By Tony Stergio
Texas’ new open carry law goes into effect on January 1, 2016. Any business that wishes to ban the open carry of weapons within their establishment must post a specific sign, in English and Spanish, in at least 1” text, the word for word language of the statute.
If the sign doesn’t comply with the language of the law, then arguably a licensed handgun holder does not receive effective notice. In order to prohibit open carry on a property, the business must display a sign that says the following: Pursuant to Section 30.07, Penal Code (trespass by license holder with an openly carried handgun), a person licensed under Subchapter H, Chapter 411, Government Code (handgun licensing law), may not enter this property with a handgun that is carried openly. Under the new law, a property owner may prohibit open carry of a handgun by properly displaying a Section 30.07 notice while still allowing concealed carry on the property. If the business elects to prohibit concealed carry, effective January 1, 2016, they will have to display a new sign which must state that: Pursuant to Section 30.06, Penal Code (trespass by license holder with a concealed handgun), a person licensed under Subchapter H, Chapter 411, Government Code (handgun licensing law), may not enter this property with a concealed handgun. Businesses that want to prohibit both concealed and open carry must display both signs in a manner required by Sections 30.06 and 30.07 of the Penal Code.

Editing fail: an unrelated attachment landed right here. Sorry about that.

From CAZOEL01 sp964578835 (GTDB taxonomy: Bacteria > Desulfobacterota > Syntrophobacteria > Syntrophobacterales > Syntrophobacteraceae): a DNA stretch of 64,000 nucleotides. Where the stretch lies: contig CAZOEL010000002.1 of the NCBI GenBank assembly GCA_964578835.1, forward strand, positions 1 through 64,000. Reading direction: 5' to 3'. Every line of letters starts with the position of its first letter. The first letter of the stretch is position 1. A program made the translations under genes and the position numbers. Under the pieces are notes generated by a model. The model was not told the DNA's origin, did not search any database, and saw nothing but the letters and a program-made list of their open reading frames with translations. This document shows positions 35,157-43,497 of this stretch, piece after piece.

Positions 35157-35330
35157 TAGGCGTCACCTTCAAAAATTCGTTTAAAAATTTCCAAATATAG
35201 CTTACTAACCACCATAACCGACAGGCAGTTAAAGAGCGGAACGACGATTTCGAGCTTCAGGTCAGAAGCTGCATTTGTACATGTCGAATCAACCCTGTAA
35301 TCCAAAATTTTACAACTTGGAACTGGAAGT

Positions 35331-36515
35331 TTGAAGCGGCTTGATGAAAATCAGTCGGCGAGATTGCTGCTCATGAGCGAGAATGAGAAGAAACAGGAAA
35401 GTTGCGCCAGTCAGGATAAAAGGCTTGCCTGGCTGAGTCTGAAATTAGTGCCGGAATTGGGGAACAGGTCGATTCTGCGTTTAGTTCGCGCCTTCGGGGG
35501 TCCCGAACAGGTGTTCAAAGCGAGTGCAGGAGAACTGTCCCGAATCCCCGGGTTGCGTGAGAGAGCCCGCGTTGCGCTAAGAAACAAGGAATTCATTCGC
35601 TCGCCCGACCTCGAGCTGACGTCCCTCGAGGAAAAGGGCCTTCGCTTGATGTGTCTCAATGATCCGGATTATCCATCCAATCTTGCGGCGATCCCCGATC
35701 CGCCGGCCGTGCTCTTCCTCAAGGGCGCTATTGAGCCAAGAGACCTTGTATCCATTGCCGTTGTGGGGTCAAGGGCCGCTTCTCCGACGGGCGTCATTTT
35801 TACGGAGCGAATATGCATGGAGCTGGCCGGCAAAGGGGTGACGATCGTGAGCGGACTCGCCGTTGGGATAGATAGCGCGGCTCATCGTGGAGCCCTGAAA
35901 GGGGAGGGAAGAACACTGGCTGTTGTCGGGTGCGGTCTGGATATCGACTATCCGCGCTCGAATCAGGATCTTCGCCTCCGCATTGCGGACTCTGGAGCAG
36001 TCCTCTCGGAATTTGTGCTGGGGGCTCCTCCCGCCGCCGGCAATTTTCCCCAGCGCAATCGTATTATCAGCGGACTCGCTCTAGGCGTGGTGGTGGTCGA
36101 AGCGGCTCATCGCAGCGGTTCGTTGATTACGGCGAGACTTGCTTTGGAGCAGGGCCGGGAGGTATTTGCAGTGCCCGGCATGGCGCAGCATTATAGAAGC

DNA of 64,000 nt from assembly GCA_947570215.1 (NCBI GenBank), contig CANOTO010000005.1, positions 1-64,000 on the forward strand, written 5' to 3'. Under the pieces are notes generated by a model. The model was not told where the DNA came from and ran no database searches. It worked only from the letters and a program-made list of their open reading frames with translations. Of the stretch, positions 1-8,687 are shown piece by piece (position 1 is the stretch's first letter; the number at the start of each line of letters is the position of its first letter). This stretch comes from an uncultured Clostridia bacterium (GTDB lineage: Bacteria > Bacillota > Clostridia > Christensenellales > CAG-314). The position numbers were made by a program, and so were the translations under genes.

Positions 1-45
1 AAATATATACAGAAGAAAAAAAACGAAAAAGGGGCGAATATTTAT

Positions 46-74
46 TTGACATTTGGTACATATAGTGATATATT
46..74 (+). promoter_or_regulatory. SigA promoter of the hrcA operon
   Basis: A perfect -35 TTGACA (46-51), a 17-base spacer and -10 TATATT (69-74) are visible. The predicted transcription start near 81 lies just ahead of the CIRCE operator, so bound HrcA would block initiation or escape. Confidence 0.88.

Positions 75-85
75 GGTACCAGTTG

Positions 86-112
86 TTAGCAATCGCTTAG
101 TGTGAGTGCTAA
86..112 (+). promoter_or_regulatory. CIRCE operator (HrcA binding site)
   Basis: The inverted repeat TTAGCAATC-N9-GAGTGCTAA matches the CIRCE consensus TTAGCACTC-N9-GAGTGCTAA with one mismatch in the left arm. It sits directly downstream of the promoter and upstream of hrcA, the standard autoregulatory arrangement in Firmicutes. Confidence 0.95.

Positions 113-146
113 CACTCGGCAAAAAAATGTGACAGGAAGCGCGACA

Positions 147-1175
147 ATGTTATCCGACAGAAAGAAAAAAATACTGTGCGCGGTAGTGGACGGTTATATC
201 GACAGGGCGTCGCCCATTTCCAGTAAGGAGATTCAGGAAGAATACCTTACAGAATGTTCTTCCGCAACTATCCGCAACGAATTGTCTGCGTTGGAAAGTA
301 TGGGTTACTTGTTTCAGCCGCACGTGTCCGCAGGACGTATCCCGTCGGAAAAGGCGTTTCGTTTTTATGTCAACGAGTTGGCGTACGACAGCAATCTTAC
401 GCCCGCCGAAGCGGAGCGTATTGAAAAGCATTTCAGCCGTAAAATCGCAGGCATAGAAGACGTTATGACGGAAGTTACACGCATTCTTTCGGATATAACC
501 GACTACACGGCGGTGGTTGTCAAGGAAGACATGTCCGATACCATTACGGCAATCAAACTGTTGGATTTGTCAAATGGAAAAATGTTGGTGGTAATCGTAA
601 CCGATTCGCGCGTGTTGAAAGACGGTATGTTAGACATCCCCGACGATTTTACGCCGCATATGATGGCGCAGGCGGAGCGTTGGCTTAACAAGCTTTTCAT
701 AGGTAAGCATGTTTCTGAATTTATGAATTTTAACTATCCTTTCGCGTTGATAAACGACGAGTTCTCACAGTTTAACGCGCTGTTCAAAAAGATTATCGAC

Exceptions for Some?
The above statutory signs are used to give notice to licensed gun owners that entrance onto an owner’s property, with a concealed and/or open carry handgun, is not permitted. If there are no signs posted on the premises, no notice is given that carrying is prohibited, although owners will still be able to orally tell gun carriers they aren’t welcome. If statutory notice signs are posted, however, a property owner can presumably also verbally consent to a person entering the property while carrying. This would effectively establish consent and allow the person to enter the property, with either concealed or open carry, notwithstanding the posted sign.
Employees and Parking Lots
While employers can prohibit employees from bringing guns into the workplace they can’t prohibit employees, who lawfully possess concealed handguns and ammunition, from storing such handguns and ammunition in their own vehicles in the employers’ parking lot. The law is silent as to whether employees can store their handguns loaded with ammunition. Texas employers can still prohibit the storage of firearms and ammunition in company owned or leased vehicles. Schools, chemical manufacturers and oil and gas refineries are excluded from the law and they retain the ability to form their own policies with respect to guns in their parking lot.